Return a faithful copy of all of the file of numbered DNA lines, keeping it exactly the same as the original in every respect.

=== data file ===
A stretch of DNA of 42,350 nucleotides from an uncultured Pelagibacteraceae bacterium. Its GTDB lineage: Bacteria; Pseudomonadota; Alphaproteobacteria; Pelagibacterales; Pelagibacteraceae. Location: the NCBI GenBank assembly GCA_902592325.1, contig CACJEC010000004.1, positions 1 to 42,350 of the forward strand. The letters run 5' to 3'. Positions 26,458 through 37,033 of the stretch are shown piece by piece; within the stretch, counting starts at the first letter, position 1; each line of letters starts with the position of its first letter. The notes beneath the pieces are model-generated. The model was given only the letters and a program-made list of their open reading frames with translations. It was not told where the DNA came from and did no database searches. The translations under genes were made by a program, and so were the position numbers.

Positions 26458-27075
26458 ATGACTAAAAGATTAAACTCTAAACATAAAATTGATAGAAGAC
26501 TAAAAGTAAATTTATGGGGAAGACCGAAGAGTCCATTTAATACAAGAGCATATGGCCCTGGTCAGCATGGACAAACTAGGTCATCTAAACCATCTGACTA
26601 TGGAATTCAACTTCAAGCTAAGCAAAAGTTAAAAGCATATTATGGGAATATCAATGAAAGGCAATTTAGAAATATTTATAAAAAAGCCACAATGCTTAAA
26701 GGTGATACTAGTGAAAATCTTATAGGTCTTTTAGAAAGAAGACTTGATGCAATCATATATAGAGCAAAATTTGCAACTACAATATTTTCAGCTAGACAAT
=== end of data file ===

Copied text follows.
A stretch of DNA of 42,350 nucleotides from an uncultured Pelagibacteraceae bacterium. Its GTDB lineage: Bacteria; Pseudomonadota; Alphaproteobacteria; Pelagibacterales; Pelagibacteraceae. Location: the NCBI GenBank assembly GCA_902592325.1, contig CACJEC010000004.1, positions 1 to 42,350 of the forward strand. The letters run 5' to 3'. Positions 26,458 through 37,033 of the stretch are shown piece by piece; within the stretch, counting starts at the first letter, position 1; each line of letters starts with the position of its first letter. The notes beneath the pieces are model-generated. The model was given only the letters and a program-made list of their open reading frames with translations. It was not told where the DNA came from and did no database searches. The translations under genes were made by a program, and so were the position numbers.

Positions 26458-27075
26458 ATGACTAAAAGATTAAACTCTAAACATAAAATTGATAGAAGAC
26501 TAAAAGTAAATTTATGGGGAAGACCGAAGAGTCCATTTAATACAAGAGCATATGGCCCTGGTCAGCATGGACAAACTAGGTCATCTAAACCATCTGACTA
26601 TGGAATTCAACTTCAAGCTAAGCAAAAGTTAAAAGCATATTATGGGAATATCAATGAAAGGCAATTTAGAAATATTTATAAAAAAGCCACAATGCTTAAA
26701 GGTGATACTAGTGAAAATCTTATAGGTCTTTTAGAAAGAAGACTTGATGCAATCATATATAGAGCAAAATTTGCAACTACAATATTTTCAGCTAGACAAT